There are moments or days while traveling that make it all worth it. When youâ€™re tired and far from home and you donâ€™t know how many miles youâ€™ve walked anymore, thatâ€™s when the magic suddenly happens. Paris gave me that- a whole three days that were so perfect it seemed like a dream.
The Eiffel Tower at sunset is something worth seeing. After a chilly day full of rain showers, the sun began to set and the sky turned yellow and pink. In the setting sun, the tower reflected the light and looked like solid gold.
My friends and I raced the clock to make it to the tower to watch it light up. We sat and watched the sun go down and the tower began to glow with soft light from the bottom up. But there were no dramatic sparkling lights like we had imagined, and it was almost dark.
Too cold to sit outside anymore, we found a coffee shop close by where I found the best coffee Iâ€™ve had in Europe so far, but on the way back we decided to pass by the tower one more time. As we began to walk through the park towards the tower, it suddenly erupted in sparking lights, and not able to contain our excitement, we jumped up and down screaming, hugging and laughing in delight- despite the faces of those who were lucky enough to be used to this phenomenon. During the first five minutes of every hour, more than 20,000 lights sparkle throughout the structure. Â I stood in the middle of the grass and watched in awe, and in that moment I felt so happy and lucky. Moments like this donâ€™t happen all the time, but when they do, everything seems to click and you realize the reason you do this and the reason you are here- to find your own true happiness.
Walking is the best way to really get to know a place. When you walk, you get to genuinely see things. Going across a city by bus, car or metro just isnâ€™t the same. You pass it all by, but you canâ€™t soak it in. When you walk, you can look at the vintage posters and books sold along the river, you can hear the French, you can smell the pattisieries- this is how you get the true essence of a place. We walked all the way from Notre Dame, past the Louvre, past a protest, past the war hospital, past the Love Lock Bridge, past a wedding, and all the way to the Eiffel Tower. And on that walk I decided Paris was one of my favorite places.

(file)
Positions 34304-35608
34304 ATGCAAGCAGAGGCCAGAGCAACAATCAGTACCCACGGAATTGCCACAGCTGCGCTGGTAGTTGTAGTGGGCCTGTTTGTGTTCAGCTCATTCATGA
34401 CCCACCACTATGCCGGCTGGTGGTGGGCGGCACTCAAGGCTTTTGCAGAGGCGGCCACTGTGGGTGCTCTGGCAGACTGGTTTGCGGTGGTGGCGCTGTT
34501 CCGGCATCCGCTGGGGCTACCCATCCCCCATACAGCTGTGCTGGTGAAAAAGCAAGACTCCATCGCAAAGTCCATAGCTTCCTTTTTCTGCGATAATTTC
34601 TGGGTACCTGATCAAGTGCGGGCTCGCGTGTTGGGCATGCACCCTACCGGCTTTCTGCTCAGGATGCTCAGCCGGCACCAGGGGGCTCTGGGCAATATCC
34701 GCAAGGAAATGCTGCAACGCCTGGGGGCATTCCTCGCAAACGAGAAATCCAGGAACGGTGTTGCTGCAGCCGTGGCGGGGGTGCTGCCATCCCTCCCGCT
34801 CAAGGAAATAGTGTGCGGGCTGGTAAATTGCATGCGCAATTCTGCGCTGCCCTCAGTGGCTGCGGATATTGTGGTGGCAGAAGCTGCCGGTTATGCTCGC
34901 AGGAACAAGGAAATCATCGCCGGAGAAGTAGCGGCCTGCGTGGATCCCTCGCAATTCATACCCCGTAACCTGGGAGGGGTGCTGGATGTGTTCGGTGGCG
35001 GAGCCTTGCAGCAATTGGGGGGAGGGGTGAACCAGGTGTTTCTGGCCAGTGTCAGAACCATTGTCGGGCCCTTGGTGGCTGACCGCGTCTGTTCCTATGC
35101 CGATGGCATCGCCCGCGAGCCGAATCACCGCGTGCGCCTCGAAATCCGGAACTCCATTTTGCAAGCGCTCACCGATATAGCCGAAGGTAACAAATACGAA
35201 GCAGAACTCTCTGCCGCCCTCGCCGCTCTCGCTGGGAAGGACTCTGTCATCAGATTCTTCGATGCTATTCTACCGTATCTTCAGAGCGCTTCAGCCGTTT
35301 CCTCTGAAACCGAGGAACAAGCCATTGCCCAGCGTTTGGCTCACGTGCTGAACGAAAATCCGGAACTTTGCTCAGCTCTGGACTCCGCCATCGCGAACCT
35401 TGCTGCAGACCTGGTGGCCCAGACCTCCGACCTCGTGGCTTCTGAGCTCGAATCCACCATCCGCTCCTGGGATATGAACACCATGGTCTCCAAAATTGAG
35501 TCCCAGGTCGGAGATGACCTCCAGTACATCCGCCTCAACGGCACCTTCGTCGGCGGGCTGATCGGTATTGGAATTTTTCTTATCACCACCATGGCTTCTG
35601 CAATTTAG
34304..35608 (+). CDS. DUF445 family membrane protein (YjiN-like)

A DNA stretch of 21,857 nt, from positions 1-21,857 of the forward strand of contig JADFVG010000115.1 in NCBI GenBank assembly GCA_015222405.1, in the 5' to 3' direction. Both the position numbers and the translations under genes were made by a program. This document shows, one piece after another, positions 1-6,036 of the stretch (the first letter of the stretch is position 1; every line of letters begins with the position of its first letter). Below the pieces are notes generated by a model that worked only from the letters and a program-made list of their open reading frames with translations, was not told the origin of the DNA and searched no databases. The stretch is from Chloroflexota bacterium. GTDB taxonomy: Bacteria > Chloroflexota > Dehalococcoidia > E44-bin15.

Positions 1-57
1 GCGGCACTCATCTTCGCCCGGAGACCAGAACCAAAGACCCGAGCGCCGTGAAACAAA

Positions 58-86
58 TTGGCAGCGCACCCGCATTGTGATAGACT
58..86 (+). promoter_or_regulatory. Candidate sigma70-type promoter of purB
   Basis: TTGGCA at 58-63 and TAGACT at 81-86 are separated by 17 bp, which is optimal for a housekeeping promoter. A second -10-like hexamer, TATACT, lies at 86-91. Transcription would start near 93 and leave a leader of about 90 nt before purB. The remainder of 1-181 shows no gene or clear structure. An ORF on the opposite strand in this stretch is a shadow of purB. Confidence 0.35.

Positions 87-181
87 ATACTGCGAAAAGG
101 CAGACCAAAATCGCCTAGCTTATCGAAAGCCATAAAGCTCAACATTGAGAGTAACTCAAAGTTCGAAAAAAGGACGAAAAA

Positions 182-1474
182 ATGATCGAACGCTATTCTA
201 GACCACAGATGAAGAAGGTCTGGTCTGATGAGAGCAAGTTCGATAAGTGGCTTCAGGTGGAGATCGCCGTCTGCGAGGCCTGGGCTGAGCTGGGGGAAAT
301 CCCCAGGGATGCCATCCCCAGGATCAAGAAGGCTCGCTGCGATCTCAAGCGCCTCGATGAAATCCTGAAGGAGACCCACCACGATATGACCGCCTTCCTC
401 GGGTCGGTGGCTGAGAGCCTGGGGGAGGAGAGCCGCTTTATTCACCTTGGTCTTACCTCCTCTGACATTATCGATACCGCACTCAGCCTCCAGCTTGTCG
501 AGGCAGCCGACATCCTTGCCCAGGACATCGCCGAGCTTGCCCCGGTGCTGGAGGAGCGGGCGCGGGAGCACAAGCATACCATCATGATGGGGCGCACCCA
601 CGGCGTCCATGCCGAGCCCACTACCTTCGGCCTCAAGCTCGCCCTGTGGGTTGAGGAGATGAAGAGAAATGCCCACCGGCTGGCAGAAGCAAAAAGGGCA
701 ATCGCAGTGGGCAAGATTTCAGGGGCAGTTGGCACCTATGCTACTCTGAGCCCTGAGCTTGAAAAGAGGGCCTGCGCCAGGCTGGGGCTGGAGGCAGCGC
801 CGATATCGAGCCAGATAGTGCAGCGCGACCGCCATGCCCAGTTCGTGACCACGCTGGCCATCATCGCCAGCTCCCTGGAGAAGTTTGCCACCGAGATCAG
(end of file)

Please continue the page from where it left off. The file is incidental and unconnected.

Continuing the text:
Paris was never a place that was at the top of my list- I always felt it was so overdone and Iâ€™ve always heard people mention the stuck up attitudes of Parisians. But Iâ€™ve learned to never listen to these stereotypes while traveling. Itâ€™s important to travel without prior judgments or major expectations and just feel a place for what it is. And when I did that, I found the French people to be the happiest and most friendly people I have encountered so far. They would laugh with us when we couldnâ€™t speak French, they would recommend the best foods and wines and they were eager to get to know who we were, always asking our names and where we were from. It was refreshing, because you donâ€™t always encounter that warm welcome while traveling, and this one came as a surprise to me. But in a new place Iâ€™ve found itâ€™s all about your attitude, and your attitude will reflect in the people you meet.
All in one trip I saw some of the most famous parts of history including the Mona Lisa, the square where King Louis and Marie Antoinette lost their heads, Place de la Concorde, (a ferris wheel holds this spot), the Palace of Versailles, Notre Dame and even went to the top of the Eiffel Tower. At the end of the most memorable but exhausting trip Iâ€™ve ever had, I couldnâ€™t wait to be in my bed at home- and when I thought of home this time, I meant Barcelona. I thought of my squeaky twin bed in my tiny apartment on the street that I now know like the back of my hand. I had been waiting for that moment. The moment when I finally felt that I was no longer a visitor or a tourist, but felt I belong here, that it is a familiar and comfortable place I call home.
On the plane the clouds cleared just in time for our descent towards Barcelona as we flew directly along the coastline. From my lucky chance at a window seat, in the distance I could see the cathedral of Tibidabo glowing behind the city. When I looked to the right, I could see the colorful lights of Torre Agbar, to the left MontjuÃ¯c, and in the center I even found the Sagrada FamÃlia. From up above I recognized the familiar and perfectly gridded streets that had saved me from getting lost so many times, and I realized how strange but wonderful it was that I knew this city in Spain better than any in the world. And as I looked down, I smiled because I felt like I was coming home.